I am appalled at the arrogance of many mid- and senior-level contractor employees. I have lost count of the number of times they simply walk to the front of a long dining facility line, rather than wait their turn.
Local nationals are hired for services the contractor is obligated to provide. While this benefits all, little effort seems to be paid to assure the stipulations of the contract are met. One can easily wait in line an hour to drop off laundry due, it would seem, to understaffing and nonexistent supervision. Laundry is often not ready on the days it should be; this was found out after waiting in another line for an hour.
I do not begrudge a contractor employee anything. We must all feed our families.
I am, however, incensed that while these corporations and their subsidiaries and shareholders grow wealthy, they fail to provide the contracted services to the soldiers and often fail with the worst of attitudes.
Capt. Barry McGowan
IRAQ RESISTANCE ROUNDUP
Vote The Armed Resistance Tickets
12.16.05 Jonathan Steele in Baghdad, the Guardian
In Ramadi, masked insurgents guarded polling stations in Ramadi.
“The mujahedin were at the polling station urging us not to let our voice be split. They urged us to go for either of the two Sunni lists, the Consensus Front or Saleh al-Mutlaq,” said Ali Abed al-Dulaimi, a retired car salesman, in a telephone interview.
Both lists, one Islamist, one secular, have links with the nationalist resistance.
“We Will Continue Our Armed Struggle”
Dec 16 (Reuters) By Fadel al-Badrani & By Luke Baker, REUTERS
“As long as the occupation exists along with those agents who brought it, we will continue our armed struggle,” said Abu Muyasir, 52, who is a local guerrilla leader in Falluja, west of Baghdad.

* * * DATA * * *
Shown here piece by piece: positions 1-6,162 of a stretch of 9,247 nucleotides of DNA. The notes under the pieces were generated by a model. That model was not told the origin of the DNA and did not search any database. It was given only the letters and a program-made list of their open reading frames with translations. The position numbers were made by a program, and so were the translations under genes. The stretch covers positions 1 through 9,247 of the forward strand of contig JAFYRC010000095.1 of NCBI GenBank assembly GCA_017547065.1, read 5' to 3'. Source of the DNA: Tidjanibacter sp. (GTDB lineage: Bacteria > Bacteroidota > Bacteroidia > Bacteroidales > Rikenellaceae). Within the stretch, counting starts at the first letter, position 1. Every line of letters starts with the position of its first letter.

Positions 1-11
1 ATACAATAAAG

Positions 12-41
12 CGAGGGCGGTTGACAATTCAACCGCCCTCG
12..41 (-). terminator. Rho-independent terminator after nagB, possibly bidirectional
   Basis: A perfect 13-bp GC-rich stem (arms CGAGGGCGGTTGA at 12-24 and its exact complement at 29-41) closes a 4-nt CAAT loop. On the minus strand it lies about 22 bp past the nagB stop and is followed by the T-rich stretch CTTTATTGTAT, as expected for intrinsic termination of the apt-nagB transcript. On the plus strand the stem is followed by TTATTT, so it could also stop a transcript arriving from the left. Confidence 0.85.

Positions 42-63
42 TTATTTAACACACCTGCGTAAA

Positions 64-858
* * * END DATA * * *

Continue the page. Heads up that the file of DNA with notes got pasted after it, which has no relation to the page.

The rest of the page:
He said rebels would also remove politicians such as Prime Minister Ibrahim al-Jaafari, Deputy Prime Minister Ahmad Chalabi and Abdul Aziz al-Hakim, a leader in the ruling Shi’ite bloc.
Despite their hostility to the U.S.-backed political process, insurgents urged Sunnis to vote this time
“This does not mean stopping our holy war activities. We promise the coming days will be tough on the Americans and their supporters in the Iraqi army,” said a local 48-year-old leader in Muhammad’s Army
In Ramadi, just west of Falluja, a 38-year-old leader of the Islamic Army, Abu Qatada, said insurgents would not rest until they had kicked out the Americans and their Iraqi “agents”.
“We want the Americans to pay attention to our political agenda calling for them to withdraw and announce a timetable to withdraw and getting their agents out of power. They will be replaced with national leaders whom we will support,” he said.
“This period of elections is a period of truce, but that does not mean we will stop our military activities,” said a man calling himself Abu Qutada, a member of the Islamic Army in Iraq militant group
“We want the Americans to know that when armed operations start after the elections, we will take control at any time.”
OCCUPATION ISN’T LIBERATION
Assorted Resistance Action
16/12/2005 Evening Echo & (KUNA) & AP & 12.17.05 By SAMEER N. YACOUB, Associated Press Writer
A mortar attack against a school in an insurgent stronghold west of Baghdad killed an Iraqi army soldier, the US Marines said today.
The attack was carried out in the western Euphrates River valley town of Parwana as soldiers cleaned up the school, which had been used as a polling station during yesterday’s elections.
An Iraqi solider was killed on Friday when an Iraqi Army patrol came under attack by militants in the city of Tikrit, north of Baghdad.
An Iraqi police source told reporters today that the patrol was guarding the transportation of ballot boxes from the town of Balad to the city of Tikrit in Salahhudine Province.
Police in the northern city of Kirkuk reported that resistance fighters opened fire on a squad car, killing one officer and seriously injuring another.
Five bodies were found in the predominantly Shiite north Baghdad suburb of Kazimiyah.